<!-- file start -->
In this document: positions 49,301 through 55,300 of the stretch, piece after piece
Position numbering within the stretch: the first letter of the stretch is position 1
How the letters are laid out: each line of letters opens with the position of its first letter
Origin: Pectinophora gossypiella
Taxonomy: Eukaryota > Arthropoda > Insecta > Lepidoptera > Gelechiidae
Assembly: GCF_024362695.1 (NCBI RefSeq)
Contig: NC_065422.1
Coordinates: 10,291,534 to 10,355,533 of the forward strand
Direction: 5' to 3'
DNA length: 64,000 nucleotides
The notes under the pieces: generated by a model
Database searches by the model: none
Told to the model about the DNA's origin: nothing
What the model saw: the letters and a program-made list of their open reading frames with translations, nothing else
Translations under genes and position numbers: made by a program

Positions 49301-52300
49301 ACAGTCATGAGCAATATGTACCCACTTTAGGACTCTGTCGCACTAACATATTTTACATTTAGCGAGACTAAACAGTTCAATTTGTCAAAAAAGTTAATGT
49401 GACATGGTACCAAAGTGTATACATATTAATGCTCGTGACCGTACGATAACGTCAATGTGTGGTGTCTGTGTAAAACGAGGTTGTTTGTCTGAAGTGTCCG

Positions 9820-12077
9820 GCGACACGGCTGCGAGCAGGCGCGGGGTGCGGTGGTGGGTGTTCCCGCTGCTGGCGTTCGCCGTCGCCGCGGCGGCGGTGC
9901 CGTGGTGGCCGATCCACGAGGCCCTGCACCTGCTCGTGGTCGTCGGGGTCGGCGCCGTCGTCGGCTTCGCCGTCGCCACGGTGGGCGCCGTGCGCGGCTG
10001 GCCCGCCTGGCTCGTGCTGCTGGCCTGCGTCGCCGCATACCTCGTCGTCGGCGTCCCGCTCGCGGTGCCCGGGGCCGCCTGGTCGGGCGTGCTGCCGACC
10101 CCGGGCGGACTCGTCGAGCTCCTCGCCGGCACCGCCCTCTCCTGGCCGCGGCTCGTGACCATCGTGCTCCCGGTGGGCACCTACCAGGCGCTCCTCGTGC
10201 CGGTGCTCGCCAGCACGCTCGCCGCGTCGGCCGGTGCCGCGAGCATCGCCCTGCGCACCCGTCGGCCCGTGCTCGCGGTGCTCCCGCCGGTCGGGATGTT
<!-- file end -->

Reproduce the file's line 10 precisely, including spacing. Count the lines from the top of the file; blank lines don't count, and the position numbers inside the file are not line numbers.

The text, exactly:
DNA length: 64,000 nucleotides